2. Seek help: When there’s much to get done, it’s important for you and your spouse to work as a team. Until some years ago, managing the household and the children was considered the woman’s responsibility, while the man was tasked with earning money. But, with changing times, the roles were re-defined. Nowadays, for a family to function well as a unit, more often than not, the spouses are expected to contribute equally in all the areas. So, if you have too much on your plate, ask your spouse for help whenever you need it. Also, seek help from friends, relatives, neighbours, co-workers and even your boss. A Pew Research Center survey, "Raising Kids and Running a Household: How Working Parents Share the Load’, conducted in 2015 found that 56 per cent of all working parents had difficulties balancing work duties with family responsibilities. Having flexible working hours can really help you manage your schedule and contend with emergencies, so check with your employer if you can avail of a flexitime policy.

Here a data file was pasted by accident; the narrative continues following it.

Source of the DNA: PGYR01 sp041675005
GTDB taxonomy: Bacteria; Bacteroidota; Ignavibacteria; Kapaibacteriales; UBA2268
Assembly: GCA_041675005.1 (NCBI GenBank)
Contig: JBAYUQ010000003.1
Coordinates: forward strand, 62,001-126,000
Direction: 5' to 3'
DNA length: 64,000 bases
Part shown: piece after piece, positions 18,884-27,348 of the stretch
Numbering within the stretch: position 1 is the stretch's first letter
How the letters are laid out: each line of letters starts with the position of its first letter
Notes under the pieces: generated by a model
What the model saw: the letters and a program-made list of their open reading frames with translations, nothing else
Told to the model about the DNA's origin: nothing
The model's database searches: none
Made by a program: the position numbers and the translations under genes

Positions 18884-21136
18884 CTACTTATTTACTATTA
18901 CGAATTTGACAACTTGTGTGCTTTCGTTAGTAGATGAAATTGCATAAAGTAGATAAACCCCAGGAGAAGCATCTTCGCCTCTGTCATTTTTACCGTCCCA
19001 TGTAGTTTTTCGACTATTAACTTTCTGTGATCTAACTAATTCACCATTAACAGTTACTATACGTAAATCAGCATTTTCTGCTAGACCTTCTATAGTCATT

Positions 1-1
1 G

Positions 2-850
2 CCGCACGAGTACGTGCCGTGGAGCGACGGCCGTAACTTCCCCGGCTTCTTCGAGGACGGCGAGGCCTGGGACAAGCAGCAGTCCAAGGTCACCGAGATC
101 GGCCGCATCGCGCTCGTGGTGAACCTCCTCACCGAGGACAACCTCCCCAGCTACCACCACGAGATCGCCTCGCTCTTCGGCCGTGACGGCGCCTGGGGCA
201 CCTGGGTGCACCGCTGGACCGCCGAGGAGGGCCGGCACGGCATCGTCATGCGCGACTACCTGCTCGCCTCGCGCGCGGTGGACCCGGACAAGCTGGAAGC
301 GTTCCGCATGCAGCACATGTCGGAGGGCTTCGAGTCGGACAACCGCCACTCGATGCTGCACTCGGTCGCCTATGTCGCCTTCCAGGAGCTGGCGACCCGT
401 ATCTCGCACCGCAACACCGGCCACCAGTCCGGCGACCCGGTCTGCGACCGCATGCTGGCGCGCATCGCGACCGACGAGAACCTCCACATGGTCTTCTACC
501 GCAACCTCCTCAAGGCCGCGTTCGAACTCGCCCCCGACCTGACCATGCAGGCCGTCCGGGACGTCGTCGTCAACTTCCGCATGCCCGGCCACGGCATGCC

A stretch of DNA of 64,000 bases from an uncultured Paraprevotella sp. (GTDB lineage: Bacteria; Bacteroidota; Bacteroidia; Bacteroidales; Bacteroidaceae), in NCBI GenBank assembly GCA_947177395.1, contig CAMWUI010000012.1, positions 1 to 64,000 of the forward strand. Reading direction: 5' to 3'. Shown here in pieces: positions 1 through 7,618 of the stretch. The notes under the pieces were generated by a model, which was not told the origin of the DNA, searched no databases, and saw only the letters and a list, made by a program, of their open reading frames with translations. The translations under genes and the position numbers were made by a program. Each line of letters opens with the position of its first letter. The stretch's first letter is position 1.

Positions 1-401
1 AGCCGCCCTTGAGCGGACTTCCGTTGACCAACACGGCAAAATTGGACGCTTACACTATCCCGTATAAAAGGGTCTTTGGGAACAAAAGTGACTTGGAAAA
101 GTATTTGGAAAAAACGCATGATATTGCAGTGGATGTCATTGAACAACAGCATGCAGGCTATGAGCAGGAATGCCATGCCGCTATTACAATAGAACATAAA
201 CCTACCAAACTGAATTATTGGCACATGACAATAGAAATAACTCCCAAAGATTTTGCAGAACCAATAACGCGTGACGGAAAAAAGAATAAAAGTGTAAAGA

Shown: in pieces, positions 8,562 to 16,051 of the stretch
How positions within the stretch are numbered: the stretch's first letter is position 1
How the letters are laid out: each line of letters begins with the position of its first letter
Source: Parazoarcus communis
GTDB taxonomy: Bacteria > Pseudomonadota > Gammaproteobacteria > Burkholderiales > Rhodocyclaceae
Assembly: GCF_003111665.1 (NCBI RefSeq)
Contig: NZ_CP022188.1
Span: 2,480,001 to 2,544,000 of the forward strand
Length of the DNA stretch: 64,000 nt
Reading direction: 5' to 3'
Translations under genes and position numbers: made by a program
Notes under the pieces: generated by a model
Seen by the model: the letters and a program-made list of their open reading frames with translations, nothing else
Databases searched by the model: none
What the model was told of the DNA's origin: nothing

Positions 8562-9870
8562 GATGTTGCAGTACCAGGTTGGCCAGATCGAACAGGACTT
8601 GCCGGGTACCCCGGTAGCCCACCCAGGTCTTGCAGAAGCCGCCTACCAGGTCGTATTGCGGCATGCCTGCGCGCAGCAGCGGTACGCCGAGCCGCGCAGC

3. Take care of yourself: While you are taking care of others, it’s also important to take some time out for self-care. But what exactly does self-care mean? Although you may be spending time surfing the Internet or checking your social media, ask yourself, "Does doing all these make me feel better?" An activity involving self-care should be something you look forward to, and which also makes you feel better. Here are some activities you can do for self-care:
- Pursue a hobby
- Practise yoga
- Go out to have a meal with a friend
- Read a good book
- Play a sport
- Have a relaxing bath
- Go to watch a play or a comedy show
- Take a nap
4. Recognise signs of stress: Even though you may have a great support system around you, being part of the sandwich generation isn't easy. Being constantly busy with things to do and places to be can leave even the strongest of us feeling stressed out.